WORKS IN THE EXHIBITION
Geumhyung Jeong (Seoul, Korea, 1980)
Upgrade in Progress, 2020
Installation 6 channel video
11 June – 7 August, Tue-Fri at 12-20, Sat-Sun at 11-17
There is an intimate erotic link between human and technology in Geumhyung Jeong’s artworks, where the artist assembles robot parts, medical torsos, wires, transformers and other electronic components into human-like robots – dead technological Toys. Creatures that can only be activated through controllers and power supply. Our intimate relationship with technology, the tension between desire and control and our intimate interaction with non-living things are at the heart of Jeong’s works. Jeong, who is trained in theater and dance, choreographs her artworks as a kind of low-tech mechanical ballet with her own body and self-built robots as partners. At Kunsthal Charlottenborg the artist has created an installation of the sub-elements she builds the non-living bodies from – they are bathed in dead light on stage tables in the room. In the videos in the back we see the artist’s work of bringing the parts together into half-finished beings that can move on the verge of being brought to life. There is a continuing controlled tension between the artist’s fetish- like robot production and the small games of activity that emerge in the machines. The interactions between human and machine are limited and come in short electrical pulsations.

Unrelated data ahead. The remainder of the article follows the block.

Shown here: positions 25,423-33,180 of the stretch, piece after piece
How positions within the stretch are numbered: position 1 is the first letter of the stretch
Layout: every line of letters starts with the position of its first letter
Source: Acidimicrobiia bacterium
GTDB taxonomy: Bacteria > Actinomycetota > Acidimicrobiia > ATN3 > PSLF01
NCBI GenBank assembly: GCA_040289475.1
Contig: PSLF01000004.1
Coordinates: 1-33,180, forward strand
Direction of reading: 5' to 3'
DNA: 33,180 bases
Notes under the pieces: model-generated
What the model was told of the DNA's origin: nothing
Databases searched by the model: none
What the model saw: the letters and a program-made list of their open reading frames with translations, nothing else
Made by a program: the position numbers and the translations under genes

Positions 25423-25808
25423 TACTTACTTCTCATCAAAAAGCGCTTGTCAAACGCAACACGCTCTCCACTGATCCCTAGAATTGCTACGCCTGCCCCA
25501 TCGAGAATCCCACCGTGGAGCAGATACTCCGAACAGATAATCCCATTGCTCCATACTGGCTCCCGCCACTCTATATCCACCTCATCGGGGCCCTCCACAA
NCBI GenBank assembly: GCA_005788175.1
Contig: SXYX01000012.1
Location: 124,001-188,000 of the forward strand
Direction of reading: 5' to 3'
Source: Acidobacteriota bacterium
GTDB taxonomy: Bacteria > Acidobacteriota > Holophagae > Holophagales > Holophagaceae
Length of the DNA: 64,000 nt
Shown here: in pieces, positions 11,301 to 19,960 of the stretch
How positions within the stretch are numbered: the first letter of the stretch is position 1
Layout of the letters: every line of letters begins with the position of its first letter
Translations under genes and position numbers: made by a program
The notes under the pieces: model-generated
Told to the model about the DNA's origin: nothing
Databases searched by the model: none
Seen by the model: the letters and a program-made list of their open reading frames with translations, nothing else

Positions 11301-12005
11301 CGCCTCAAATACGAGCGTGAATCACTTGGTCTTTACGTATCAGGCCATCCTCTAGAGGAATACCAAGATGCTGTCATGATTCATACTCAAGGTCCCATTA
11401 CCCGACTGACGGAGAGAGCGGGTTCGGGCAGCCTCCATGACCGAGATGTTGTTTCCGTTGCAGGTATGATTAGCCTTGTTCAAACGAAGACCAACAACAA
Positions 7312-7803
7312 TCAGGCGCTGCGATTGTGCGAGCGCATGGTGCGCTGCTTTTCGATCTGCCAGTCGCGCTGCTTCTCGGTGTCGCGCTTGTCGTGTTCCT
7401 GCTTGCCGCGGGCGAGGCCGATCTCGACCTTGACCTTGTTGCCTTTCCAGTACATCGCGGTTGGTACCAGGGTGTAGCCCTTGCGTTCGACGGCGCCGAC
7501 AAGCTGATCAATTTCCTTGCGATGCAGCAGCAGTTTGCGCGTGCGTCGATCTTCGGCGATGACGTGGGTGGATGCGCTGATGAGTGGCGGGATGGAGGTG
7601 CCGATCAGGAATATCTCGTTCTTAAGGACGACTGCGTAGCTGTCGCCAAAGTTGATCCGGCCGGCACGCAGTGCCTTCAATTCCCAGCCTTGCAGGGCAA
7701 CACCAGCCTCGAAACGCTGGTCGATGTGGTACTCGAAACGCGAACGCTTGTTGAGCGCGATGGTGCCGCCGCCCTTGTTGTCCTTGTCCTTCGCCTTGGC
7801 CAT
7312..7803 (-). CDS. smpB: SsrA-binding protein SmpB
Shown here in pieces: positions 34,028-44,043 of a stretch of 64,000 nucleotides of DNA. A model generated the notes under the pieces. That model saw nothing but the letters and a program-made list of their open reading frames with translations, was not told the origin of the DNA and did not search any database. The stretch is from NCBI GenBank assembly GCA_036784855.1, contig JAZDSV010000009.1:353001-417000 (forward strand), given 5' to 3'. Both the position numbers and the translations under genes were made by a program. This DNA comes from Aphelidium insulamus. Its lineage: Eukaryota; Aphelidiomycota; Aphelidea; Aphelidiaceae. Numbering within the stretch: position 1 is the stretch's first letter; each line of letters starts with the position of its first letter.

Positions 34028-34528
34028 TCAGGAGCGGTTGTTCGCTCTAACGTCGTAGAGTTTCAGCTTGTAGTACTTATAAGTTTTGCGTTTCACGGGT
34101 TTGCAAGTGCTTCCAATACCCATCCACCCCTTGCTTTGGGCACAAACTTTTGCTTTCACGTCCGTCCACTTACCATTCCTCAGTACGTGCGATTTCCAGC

Korakrit Arunanondchai (Thailand, 1986) & Alex Gvojic
Songs for Living, 2021
Video & installation (video with Alex Gvojic)
The King’s Lapidarium, Christian 4.s Bryghus, Frederiksholms Kanal 29 – entrance ticket also gives access to Kunsthal Charlottenborg
11 June– 10 July, Wed-Fri at 12-16, Sat-Sun at 13-17 (NB limited access 15-17 June because of Days of Design)
In Songs for Living the spiritual gods speak to us, through storytelling, as a song. The world is presented in its animate form. The equestrian room at the The Lapidarium of Kings is filled with the blue light of midnight, extending the atmosphere of Korakrit Arunanondchai’s and Alex Gvojic’s video work into the air of the space of the former stables. Ghosts and spirits appear in fluid form in Arunanondchai’s work that uses the spiritual narrative as a wedge to enter another state of being. The artist is occupied with the interstice between the world of the living and the world of the dead, in both his videos and performances. Death is a zone one can pass through, and the void, here in the form of the ocean, is a medium, creating ‘an oceanic feeling’, and a portal where the living can enter the realm of the ghosts.
Cecilia Bengolea (Argentina, 1979. B. Paris)
Deary Steel, 2022
Video installation & ballet performance
The historical University Library of Copenhagen Univerisity. Fiolstræde 1
11 June – 10 July Wed-Sun at 12-16
Ballet performance 10 July at 15 & 17